A Buxton man who was hearing voices in his head before deliberately setting another man alight has been jailed for 14 years.
Jake Grimshaw confronted John McLaughlin at the victim’s Fairfield Road home on February 7, squirting lighter fluid on him and then setting him alight, Nottingham Crown Court heard on Tuesday. He then returned to his flat on South Mews where he threatened to jump from the third floor window, causing large parts of Buxton to be sealed off by police as trained negotiators were brought in to talk him down.
Mr McLaughlin, 37, suffered extensive burns to his face and body, damage to his internal organs and still remains in hospital more than six months after the incident.
His family were repeatedly told he may not survive, prosecutor Caroline Bradley said.
Witness described the scene as “like something out of a film” with one saying she saw a “burning inferno”.
Grimshaw, 23, who had been using amphetamines for several years, admitted causing grievous bodily harm with intent.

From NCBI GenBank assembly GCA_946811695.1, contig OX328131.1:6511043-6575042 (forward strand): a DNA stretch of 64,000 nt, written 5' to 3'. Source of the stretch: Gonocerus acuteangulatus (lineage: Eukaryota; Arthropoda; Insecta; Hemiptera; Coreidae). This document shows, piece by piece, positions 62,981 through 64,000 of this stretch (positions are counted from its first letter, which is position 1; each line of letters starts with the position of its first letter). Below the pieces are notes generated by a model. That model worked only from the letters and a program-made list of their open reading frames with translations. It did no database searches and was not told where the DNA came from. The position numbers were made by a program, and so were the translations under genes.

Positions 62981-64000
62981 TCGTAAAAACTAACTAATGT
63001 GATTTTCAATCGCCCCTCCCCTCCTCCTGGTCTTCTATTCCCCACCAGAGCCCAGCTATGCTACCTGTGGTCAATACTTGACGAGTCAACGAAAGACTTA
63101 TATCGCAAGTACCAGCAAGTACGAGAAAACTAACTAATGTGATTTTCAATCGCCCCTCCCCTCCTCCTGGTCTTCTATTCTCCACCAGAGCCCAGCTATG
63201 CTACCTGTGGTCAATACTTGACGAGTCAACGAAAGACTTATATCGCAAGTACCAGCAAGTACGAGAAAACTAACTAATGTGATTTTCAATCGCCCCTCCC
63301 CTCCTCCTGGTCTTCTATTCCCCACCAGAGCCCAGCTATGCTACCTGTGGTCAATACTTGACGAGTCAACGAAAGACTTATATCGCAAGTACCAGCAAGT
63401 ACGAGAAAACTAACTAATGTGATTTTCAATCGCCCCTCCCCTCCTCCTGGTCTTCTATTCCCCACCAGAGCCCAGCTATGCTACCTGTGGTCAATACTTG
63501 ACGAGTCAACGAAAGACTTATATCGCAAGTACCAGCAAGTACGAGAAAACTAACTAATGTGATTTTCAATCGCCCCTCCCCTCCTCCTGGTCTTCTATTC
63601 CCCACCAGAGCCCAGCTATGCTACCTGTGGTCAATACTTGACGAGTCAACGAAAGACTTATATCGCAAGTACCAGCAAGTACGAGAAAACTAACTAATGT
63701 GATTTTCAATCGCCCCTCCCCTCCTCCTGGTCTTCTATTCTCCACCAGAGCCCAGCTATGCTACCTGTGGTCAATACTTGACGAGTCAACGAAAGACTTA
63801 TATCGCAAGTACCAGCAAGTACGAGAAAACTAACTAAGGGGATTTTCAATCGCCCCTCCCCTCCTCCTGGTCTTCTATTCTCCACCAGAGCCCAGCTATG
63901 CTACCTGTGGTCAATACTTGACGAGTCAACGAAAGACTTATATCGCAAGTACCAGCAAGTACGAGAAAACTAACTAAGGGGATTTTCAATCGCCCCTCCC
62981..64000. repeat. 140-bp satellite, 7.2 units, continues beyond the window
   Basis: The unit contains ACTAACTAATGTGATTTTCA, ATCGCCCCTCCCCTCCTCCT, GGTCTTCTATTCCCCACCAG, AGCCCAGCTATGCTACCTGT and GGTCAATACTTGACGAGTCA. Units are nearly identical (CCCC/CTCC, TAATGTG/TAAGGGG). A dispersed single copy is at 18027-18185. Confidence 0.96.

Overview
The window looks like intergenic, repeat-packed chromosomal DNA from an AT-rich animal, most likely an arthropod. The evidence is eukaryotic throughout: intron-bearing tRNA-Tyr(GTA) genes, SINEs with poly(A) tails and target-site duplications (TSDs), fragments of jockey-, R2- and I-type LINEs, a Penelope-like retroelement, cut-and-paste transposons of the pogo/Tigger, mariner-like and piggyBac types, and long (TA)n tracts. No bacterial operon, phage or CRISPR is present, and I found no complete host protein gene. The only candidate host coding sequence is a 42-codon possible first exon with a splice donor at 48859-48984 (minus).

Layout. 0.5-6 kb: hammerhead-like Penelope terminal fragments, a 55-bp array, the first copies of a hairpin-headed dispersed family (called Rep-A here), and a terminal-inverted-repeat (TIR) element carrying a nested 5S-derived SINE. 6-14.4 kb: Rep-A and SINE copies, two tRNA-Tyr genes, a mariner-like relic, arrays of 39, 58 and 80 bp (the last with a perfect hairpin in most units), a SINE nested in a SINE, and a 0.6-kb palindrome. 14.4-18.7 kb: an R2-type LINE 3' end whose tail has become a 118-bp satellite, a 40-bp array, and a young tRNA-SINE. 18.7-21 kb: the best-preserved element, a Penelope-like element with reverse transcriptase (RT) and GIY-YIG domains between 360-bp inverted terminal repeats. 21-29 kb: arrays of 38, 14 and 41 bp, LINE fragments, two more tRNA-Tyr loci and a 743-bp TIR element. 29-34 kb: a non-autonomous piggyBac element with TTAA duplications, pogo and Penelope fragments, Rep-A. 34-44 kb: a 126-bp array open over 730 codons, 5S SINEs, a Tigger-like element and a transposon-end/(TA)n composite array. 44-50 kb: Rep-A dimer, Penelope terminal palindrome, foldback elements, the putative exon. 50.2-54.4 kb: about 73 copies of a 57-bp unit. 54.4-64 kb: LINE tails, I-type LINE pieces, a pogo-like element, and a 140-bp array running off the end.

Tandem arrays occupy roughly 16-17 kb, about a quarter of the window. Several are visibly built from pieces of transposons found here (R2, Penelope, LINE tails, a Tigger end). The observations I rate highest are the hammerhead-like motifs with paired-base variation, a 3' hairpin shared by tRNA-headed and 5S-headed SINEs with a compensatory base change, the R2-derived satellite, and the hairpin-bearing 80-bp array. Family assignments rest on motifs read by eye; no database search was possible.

Jailing him, Judge Michael Stokes QC said: “This was a truly terrible crime. Had he (Mr McLaughlin) died, you would by your own admission be guilty of murder.”
Mr McLaughlin, who watched proceedings via a video link from hospital, later told officers: “I just thought I was going to die, I did everything I could to put it out but I couldn’t because it was burning my hands.”
“In the months leading up to February 7, Mr Grimshaw became increasingly paranoid,” Miss Bradley said. “His girlfriend had ended their relationship because of his behaviour.”
Grimshaw, who was diagnosed as bi-polar, had been in hospital seeking help for his mental health problems until January 29 when he had discharged himself, and had not taken his medication on February 7.
He also had contact with a mental health nurse on February 7 when he complained about problems with his girlfriend before saying: “I’m going to do some crazy s**t that will devastate a lot of people.”
Sonal Ahya, defending Grimshaw, said: “In anyone’s view, he has committed an appalling offence.
“The sad truth is that this defendant and the complainant were what could be classed as friends. For what it is worth, he is truly sorry for what he has done.
“The reality is had he continued to take the medication he had been prescribed and had he not used drugs, his mental health would have remained stable.”
Grimshaw will also serve six years on licence once he is released from prison.